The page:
Is the internet a boon or bust for historians?
By Pat Lowinger
In our modern technological age and with the exponential development of the internet in the past three decades the quality, quantity and reliability of available source material for use/review requires careful and critical evaluation. This can all too often lead the neophyte researcher to stumble headlong into the use of unfounded or factually questionable research material. This is not to say that the internet is not without some very practical and powerful uses- the massive quantities of material/data available combined with a relative ease of access makes the internet an invaluable tool to the modern historical researcher.
The first and sometimes most overwhelming aspect of the internet is the sheer size and amount of information available. The ability of modern search engines to pull a plethora of information from such a broad area(s) can lead to ‘information’ overload. Which simply means, too often, the inclusion of superfluous reference material can obscure or mislead a researcher, or bog them down in the painstaking task of sorting through hundreds of poor-quality or off-topic references.
In addition, the internet itself has no regulation or review(s) as to the authenticity of the material contained within. It seems that every conjecture or opinion is given a place for display- whether or not it is founded or accepted in the field(s) of study in which it is being offered as a reference. All a person has to do to demonstrate this phenomenon is to type the phrase, ‘do vaccines cause autism?’ into Google and sort through the resulting hundreds of results claiming an affirmative response to the inquiry. Yet, neither the American Board of Pediatric Medicine nor The World Health Organization has ever published articles affirming a causal link. Too often, a certain level of credulity accompanies information obtained from the internet for no other reason than it has been put out there ‘in-print’ as it were.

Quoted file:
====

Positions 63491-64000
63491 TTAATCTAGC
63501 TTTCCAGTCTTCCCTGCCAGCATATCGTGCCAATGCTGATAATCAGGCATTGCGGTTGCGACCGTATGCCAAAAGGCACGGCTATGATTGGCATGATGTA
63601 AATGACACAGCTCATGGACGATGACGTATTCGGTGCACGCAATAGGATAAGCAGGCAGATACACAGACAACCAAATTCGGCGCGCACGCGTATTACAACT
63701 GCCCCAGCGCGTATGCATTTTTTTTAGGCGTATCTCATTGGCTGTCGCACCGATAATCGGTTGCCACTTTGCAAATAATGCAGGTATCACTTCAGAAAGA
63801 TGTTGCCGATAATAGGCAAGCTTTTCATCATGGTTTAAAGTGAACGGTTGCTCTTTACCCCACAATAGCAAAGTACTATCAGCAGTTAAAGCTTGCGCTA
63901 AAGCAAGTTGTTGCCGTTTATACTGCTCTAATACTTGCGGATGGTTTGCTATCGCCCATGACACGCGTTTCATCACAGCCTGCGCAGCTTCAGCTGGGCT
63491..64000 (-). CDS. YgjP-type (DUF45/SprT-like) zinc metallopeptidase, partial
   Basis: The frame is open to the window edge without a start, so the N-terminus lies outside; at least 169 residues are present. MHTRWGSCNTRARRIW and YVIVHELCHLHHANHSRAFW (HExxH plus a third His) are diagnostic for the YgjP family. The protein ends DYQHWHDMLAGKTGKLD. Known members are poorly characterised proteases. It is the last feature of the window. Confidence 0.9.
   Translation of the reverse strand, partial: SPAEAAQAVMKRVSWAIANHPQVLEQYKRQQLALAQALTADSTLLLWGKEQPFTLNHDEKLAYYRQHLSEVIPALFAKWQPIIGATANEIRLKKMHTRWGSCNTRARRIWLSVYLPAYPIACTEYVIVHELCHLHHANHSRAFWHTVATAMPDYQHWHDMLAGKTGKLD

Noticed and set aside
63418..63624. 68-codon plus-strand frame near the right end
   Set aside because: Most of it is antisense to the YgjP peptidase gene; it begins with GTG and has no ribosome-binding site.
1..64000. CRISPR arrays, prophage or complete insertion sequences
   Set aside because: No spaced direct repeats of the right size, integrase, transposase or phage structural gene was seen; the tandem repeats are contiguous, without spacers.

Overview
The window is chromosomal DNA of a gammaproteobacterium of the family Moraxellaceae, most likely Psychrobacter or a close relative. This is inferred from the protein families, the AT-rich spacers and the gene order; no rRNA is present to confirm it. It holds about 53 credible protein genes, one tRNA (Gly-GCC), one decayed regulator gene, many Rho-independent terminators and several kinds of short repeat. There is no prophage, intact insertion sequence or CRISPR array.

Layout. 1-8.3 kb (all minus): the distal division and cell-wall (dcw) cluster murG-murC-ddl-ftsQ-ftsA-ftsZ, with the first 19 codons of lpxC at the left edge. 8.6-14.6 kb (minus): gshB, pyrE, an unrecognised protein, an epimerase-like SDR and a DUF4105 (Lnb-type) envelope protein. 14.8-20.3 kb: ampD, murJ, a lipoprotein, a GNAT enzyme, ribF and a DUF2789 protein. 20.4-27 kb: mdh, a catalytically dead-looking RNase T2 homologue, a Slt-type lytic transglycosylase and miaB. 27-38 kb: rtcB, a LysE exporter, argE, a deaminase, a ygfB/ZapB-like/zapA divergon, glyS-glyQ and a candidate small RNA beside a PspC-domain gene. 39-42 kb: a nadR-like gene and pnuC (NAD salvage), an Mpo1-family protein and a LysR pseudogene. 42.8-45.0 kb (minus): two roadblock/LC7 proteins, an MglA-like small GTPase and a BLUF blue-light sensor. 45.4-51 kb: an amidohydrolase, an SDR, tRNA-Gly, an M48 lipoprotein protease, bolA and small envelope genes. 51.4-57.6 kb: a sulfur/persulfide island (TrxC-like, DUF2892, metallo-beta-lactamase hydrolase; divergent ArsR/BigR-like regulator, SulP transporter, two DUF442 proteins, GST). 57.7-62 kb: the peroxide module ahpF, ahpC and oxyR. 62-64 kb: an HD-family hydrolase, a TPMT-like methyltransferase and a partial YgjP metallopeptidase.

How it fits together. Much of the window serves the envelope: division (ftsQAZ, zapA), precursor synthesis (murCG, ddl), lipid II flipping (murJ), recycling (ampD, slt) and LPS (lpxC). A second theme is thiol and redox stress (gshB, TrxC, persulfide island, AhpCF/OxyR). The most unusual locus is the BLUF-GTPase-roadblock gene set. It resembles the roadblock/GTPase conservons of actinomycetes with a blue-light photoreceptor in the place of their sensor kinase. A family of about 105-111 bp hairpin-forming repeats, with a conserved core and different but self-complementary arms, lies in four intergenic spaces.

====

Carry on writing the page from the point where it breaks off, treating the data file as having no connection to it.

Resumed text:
To avoid the issues discussed above, it is very important for a researcher to know where a reference is coming from. Currently, there are an ever-growing number of primary and topical resources available through institutions and associations directly associated with professionals in their respective fields of study (commonly referred to as databases). These reference portals/search engines in the past were most often associated with libraries, museums or academic institutions. Today, there are an ever increasing number of reference portals or databases which are aggregates of more traditional sources such as journals and academic databases to form a database reference source (pool). Many databases are not open to the public, as is the internet in general- typically they are limited to pre-selected persons, institutions or students. A database site (portal) allows for the referencing of numerous smaller academic and institutional sources- while filtering out much of what would be considered background noise from the internet. These databases are the real workhorse of the researcher and allow for relatively quick access to topical, relevant and useful information in a particular field.
In closing, for the purposes of research, the internet can be a powerful tool. Used unwisely it can lead to the use of untrue or erroneous information. But in the hands of a knowledgeable researcher, relying on dedicated search engines, the internet can be the single most powerful tool for quickly accessing a wide-range of credible reference material(s).
Presnell, Jenny L. The Information-literate Historian: A Guide to Research for History Students. New York: Oxford University Press, 2007.
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